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There is a paucity of a standardized post-operative complications grading system in urology especially in the elderly population. Studies show satisfactory survival and oncological outcomes albeit with a slight increase in post-operative morbidity compared to younger patients. The Clavien-Dindo classification for post-operative complications is established as a valid system worldwide and applicable in many fields of surgery.
Retrospective assessment of post-operative complications in patients >75 years who underwent open/laparoscopic nephrectomy/nephroureterectomy for renal diseases and grading the post-operative complications according to the Clavien-Dindo classification.
Retrospective review of case notes was performed in patients >75 years who underwent a laparoscopic/open nephrectomy/nephroureterectomy between 2000 and 2008. Post-operative complications were graded according to the Clavien-Dindo classification.
A total of 54 patients >75 years underwent nephrectomy/nephroureterectomy. 29 patients had laparoscopy and 25 had open surgery. Fifty one patients had a malignancy and 3 had benign diseases. Grade I, II, IIIa, IIIb and IVa were 25.6%, 41.1%, 7.7%, 7.7% and 17.9% respectively. No significant difference was noted in the 2 groups
We believe that in elderly patients, laparoscopic surgery can be offered safely without significantly increasing the surgical risks. The Clavien-Dindo classification is easy to use and effectively applied to categorize post-operative complications associated with nephrectomy/nephroureterectomy in elderly population. However, this system needs slight modification to incorporate intra-operative complications and large studies are needed to validate and standardize this classification for all urological procedures.
Improving the quality of healthcare delivery system has been a subject of importance worldwide. A huge emphasis has been placed on reducing post-operative complications and thus reducing costs and improving the delivery of care. The lack of a standardized reporting system for postoperative complications in the field of urology and many other surgical specialties makes interpreting literature and measuring surgical outcomes very difficult.
In 1992, Clavien et al. proposed the Clavien classification system to grade post-operative complications. A modified version of the system (Clavien-Dindo) was published in 2004 which looked at the therapeutic consequences to rank complications. The modified system is divided in to 7 grades (Grade I-V) with 2 subgroups for grade III and IV with grade V representing the death of a patient.[1,2]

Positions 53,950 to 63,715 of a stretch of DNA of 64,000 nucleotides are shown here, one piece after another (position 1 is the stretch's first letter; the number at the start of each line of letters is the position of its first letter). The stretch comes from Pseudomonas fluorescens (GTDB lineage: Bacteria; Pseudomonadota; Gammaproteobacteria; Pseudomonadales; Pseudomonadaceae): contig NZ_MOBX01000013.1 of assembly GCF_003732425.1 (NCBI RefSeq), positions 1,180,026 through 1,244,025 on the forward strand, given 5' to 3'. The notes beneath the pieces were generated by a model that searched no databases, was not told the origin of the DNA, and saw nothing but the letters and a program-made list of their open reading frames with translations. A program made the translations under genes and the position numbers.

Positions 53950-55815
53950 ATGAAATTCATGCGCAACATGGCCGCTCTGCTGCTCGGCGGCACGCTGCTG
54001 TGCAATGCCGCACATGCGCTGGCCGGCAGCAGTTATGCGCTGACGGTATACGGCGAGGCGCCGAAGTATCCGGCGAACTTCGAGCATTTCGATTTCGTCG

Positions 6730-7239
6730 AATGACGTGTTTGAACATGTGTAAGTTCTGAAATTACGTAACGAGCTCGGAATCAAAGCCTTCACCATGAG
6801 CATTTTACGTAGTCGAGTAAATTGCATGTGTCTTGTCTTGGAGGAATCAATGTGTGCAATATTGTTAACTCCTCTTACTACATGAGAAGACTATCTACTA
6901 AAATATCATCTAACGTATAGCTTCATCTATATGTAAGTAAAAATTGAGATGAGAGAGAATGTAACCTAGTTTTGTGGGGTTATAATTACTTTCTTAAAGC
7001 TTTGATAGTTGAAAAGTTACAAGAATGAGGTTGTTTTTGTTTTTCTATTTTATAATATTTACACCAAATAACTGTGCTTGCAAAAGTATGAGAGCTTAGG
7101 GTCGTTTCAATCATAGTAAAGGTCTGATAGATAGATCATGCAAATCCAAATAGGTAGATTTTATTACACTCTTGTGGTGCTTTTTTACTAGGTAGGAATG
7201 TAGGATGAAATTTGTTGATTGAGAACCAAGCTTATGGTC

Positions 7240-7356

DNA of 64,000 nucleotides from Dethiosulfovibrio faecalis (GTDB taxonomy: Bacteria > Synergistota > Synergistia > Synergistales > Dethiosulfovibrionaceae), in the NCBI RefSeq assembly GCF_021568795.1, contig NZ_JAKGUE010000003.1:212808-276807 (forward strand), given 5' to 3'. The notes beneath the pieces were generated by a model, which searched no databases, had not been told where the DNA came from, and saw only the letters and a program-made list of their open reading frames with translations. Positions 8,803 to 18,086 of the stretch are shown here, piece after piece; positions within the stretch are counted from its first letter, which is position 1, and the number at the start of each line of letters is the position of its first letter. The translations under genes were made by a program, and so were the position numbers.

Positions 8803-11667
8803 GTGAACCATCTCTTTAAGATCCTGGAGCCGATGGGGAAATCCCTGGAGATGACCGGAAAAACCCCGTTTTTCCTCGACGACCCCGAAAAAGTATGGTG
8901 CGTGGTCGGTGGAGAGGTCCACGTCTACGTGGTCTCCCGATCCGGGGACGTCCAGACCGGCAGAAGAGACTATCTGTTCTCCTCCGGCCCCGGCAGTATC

The system has been increasingly used in many fields of surgery and has been accepted as a valid and reproducible grading system. It is a simple, convenient, reproducible, comprehensive and logical system, which has been used in many parts of the world and by all grades of surgeons.[3,4] Its use in urology is gaining impetus slowly and a number of centers and surgeons are resorting to its use to measure surgical outcomes.[5–9] Over the years an increase in life expectancy has led to a tremendous increase in kidney surgery in the >75 age group. These patients pose both intra-operative and post-operative challenges to the operating surgeons.[10–15]
We carried out a retrospective analysis of patients undergoing open and laparoscopic nephrectomy and nephroureterectomy in >75 years. The purpose of our study was to assess post-operative complications based on the Clavien-Dindo classification in this subgroup of nephrectomy/nephroureterectomy patients.
A retrospective review of case notes was performed in patients aged 75 years and above who underwent a nephrectomy (laparoscopic or open) and nephroureterectomy (laparoscopic or open) between the years 2000 and 2008. The patients were identified using a comprehensive list of nephrectomy and nephroureterectomy during the 8-year period in the two hospitals. A total of 54 patient's case notes were available for analysis.
The patients' age, gender, past medical history, American Society of Anesthesiology Grade (ASA), follow-up duration, body mass index (BMI), preoperative symptoms, and pathologic factors (tumor size, location, histologic type and Fuhrman's nuclear grade) were investigated. 5-year overall survival (OS) and 5-year cancer-specific survival (CSS) were also recorded.
Pre-operative and post-operative bloods including hemoglobin, serum creatinine and calcium were recorded. Radiological scans available for each patient were noted. Operative details were recorded from operation notes including any intraoperative complications that might have occurred. Post-operative complications were recorded and graded as per Clavien-Dindo classification which includes a period of 6 weeks postoperatively. All post-operative analgesia requirements, initiation of fluid intake and days to mobilization of all patients were also recorded.